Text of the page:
Ideas & Invention
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I had the incredible pleasure of interviewing Steven Johnson, author of Where Good Ideas Come From (among many other books). We spoke about patterns among the individuals featured in the book, what an organization created to build on the premise of the book would like, and Bill Gates’ reading vacation. What’s fascinating about Where Good Ideas Come From is the application of the research to your own pursuit of creativity and innovation and that of your organization. When interviewing Steven, I caught him on his way to the Pentagon to help them think creatively about building a culture of innovation.
Kicking off a new special report on creativity and innovation at the personal, business, and government levels "Ideas just aren't what they used to be," Neal Gabler observed in a New York Times essay this summer about the end of ideas (which is, paradoxically, an idea). Reviewing The Atlantic 's annual ideas issue of 2011 -- a list that included The Players Own the Game, Wall Street: Same as it Ever Was, and The Rise of the Middle Class (Just Not Ours) -- Gabler decided that these headlines were too small to qualify as full-fledged ideas, especially when you stack them up against earth-shaking pronouncements like The Big Bang Theory and The End of History. "They are more on the order of observations," he noted dryly.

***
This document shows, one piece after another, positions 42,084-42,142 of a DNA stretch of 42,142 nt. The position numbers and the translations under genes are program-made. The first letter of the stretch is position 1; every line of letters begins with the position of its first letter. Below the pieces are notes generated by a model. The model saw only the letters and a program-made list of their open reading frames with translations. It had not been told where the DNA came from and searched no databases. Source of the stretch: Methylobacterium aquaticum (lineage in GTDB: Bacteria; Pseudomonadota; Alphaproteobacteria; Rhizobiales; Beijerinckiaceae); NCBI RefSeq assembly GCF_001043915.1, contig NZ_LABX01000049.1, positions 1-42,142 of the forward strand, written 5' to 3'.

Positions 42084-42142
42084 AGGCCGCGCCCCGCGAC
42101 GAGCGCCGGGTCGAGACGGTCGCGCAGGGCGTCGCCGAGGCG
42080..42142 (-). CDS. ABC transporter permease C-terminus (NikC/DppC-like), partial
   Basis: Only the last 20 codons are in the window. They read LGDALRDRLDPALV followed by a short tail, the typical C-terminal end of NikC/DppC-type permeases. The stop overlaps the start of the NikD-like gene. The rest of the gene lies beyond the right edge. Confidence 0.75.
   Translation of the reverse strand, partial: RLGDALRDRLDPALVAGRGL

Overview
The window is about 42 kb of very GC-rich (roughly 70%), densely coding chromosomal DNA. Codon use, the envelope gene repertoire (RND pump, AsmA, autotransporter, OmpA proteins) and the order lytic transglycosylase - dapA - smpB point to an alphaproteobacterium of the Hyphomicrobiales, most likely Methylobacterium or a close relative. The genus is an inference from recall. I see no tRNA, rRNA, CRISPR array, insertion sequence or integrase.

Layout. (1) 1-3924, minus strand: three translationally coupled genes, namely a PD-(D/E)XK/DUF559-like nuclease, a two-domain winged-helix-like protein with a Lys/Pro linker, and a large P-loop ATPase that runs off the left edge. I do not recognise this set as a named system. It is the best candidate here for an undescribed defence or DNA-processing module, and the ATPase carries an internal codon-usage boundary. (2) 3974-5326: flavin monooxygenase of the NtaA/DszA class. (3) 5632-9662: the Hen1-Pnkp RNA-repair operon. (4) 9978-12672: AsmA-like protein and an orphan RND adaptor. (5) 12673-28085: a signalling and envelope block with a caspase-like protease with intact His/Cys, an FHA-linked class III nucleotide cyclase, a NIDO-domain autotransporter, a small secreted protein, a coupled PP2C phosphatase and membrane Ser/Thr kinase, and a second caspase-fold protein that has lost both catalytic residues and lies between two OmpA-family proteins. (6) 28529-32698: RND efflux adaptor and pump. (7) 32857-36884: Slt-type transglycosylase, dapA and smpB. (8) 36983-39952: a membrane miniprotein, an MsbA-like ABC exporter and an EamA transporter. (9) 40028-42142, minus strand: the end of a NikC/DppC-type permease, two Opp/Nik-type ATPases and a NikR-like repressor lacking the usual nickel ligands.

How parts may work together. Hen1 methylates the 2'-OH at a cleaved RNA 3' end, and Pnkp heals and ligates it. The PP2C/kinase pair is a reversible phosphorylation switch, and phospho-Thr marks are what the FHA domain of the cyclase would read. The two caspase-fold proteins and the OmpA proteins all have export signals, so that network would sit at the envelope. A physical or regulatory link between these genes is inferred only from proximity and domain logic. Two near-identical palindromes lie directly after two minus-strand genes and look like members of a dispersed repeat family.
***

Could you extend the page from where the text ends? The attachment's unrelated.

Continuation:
" When your Daemon is in charge, do not try to think consciously. Drift, wait, and obey. " — Rudyard Kipling In a culture obsessed with measuring talent and ability, we often overlook the important role of inspiration. Inspiration awakens us to new possibilities by allowing us to transcend our ordinary experiences and limitations. Inspiration propels a person from apathy to possibility, and transforms the way we perceive our own capabilities.
A major new study has highlighted the key skills that innovative and creative entrepreneurs need to develop. According to Hal Gregersen, an INSEAD professor and co-author of a six-year-long study into disruptive innovation involving some 3,500 executives, there are five 'discovery' skills you need but, he says, you don't have to be 'great in everything. A major new study involving some 3,500 executives has highlighted the key skills that innovative and creative entrepreneurs need to develop.